Tuesday, January 5, 2010

More on Coconut Oil

Dear Readers,

The question of using coconut oil has been raised in previous blog questions and emails. Presented in this post are comments from Dr. Cordain and Paleo Diet team member Pedro Bastos on the use of coconut oil as part of the Paleo Diet.

Q: Is there a good reason to avoid using coconut oil?

A: This is not a clear cut issue as it once was. Coconut oil contains high concentrations of a saturated fatty acid called lauric acid (12:0) as well as other medium chain fatty acids (8:0, 10:0) which may have therapeutic effects. Coconut oil also contains other saturated fatty acids which elevate blood cholesterol. However, elevations in blood cholesterol without chronic low level inflammation may not necessarily increase the risk for CHD. My feeling is that coconut oil in the backdrop of a modern day Paleo Diet probably has few negative health implications.

Loren Cordain, Ph.D., Professor

A: I agree with Loren. Lauric acid has a more favorable effect on total HDL cholesterol than any other fatty acid, either saturated or unsaturated.

And, coconut oil appears to decrease Lipoprotein(a). Moreover, in primitive populations living close to water and where coconuts are available, these were probably consumed. I can think of at least 2 populations that eat a high amount of coconuts and exhibit a low incidence of CHD disease (Kitava and Tokelau), although we can't exclude the possibility that they could be even healthier if they didn't eat coconuts.

Hence, I believe coconut oil in the context of a 90% Paleo Diet (+ sun exposure + adequate sleep + regular exercise) may be neutral or even positive.

I hope this helps.


  1. Dr Cordain - Can you please comment on exercised induced asthma and what changes in the diet that you recommend to reduce its severity? I've had it most of my life with it getting progressively worse over the years despite taking a wide variety of asthma drugs (Singular, Symbicort abd Albuterol). I recently eliminated dairy and gluten from my diet and that change appears to have helped a bit. What else would you recommend as far as dietary changes that might help me get this situation under control? Someone recently mentioned that reducing sodium intake would also have a beneficial effect on asthma. I can't find anything to substantiate this. Thanks you.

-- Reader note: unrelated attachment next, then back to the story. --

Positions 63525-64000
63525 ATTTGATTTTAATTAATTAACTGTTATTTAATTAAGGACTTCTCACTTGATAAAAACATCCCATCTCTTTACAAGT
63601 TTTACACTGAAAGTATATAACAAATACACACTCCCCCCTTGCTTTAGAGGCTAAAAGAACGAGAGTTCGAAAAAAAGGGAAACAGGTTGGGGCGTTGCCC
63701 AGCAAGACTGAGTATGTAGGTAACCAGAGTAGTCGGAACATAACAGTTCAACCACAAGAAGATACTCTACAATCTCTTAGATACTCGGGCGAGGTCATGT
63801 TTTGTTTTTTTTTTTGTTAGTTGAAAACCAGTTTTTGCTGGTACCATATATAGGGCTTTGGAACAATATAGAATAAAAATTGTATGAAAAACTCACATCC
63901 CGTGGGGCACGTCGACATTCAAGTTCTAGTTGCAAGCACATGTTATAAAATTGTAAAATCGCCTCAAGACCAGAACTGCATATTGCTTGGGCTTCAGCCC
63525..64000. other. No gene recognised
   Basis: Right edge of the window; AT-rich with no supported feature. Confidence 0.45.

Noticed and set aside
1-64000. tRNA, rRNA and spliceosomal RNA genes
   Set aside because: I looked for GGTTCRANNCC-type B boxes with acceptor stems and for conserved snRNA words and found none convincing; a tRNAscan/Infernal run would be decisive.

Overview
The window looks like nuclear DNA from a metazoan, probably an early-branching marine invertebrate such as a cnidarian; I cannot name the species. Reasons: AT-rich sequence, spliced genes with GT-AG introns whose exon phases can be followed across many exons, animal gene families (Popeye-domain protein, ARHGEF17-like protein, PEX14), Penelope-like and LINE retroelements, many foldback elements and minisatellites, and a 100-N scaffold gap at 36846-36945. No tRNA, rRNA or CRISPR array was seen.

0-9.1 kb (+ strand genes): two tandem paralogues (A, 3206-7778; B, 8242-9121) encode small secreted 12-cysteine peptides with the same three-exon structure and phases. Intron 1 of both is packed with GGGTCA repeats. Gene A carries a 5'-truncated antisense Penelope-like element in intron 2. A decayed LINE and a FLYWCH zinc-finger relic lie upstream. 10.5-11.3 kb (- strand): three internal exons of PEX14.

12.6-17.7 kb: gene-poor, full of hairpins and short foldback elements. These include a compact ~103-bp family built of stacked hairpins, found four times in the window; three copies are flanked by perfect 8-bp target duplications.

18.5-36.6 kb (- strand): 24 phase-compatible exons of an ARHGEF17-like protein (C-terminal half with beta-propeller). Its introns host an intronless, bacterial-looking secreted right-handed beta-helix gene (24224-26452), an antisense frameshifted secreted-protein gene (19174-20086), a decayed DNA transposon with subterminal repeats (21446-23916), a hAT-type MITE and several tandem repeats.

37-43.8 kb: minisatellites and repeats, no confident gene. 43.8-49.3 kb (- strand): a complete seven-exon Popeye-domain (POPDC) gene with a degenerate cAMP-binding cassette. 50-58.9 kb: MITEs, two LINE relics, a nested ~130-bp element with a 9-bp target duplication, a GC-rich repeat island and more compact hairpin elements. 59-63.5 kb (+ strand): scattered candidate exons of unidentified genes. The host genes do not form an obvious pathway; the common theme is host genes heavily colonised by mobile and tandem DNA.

2. Posted on behalf of Dr. Cordain:

    Hi Gary,

    I have experimental data from our laboratory showing that a salt free diet benefits EIA patients, as does increased omega 3 fatty acids. Hence it is not surprising to hear that EIA can be resolved by following the Paleo Diet.

    Loren Cordain, Ph.D., Professor

  3. I have nearly read every health book brought out and have just finished reading The Blood Type diets. What are your thoughts on these diets?
    My chiropractor recently recommended your book. I have not read it yet, but please tell give me a good reason to purchase yet another health book. On reading some of your readers letters I am still vague as to whether or not stop taking flaxseed oil. Regards Confused!

  4. How about coconut oil and it's positive effects on LDL particle size?

    Saturated fats typically change liporotein size pattern from small to large, which is good. Small dense LDL or sdLDL has recently been recognized a far more predictive measure of CAD-risk than sole LDL concentration. Small dense LDL is typically elevated by eating large amounts of refined carbohydrates. Please see Ronald Krauss's papers for more information, he is the prime researcher in this particular field and participated in writing a recent meta-analysis which concluded that saturated fats do NOT promote CAD.

    I believe that CAD research field still has a lot of unaswered questions that are relevant to paleo diet, like n-3/6 PUFAs and their vasculatory effects on higher saturated fat diets.

    Obviously it can be concluded, that coconut and lard are two rather different entities altogether and their relative malignancy is somewhat mediated by refined dietary carbohydrates, especially non-fruit fructose content. Also insulin rising effects of wheat and other grains are important, which is the point I agree with you the most - obviously.

    I'd love to hear your thoughts on this matter!


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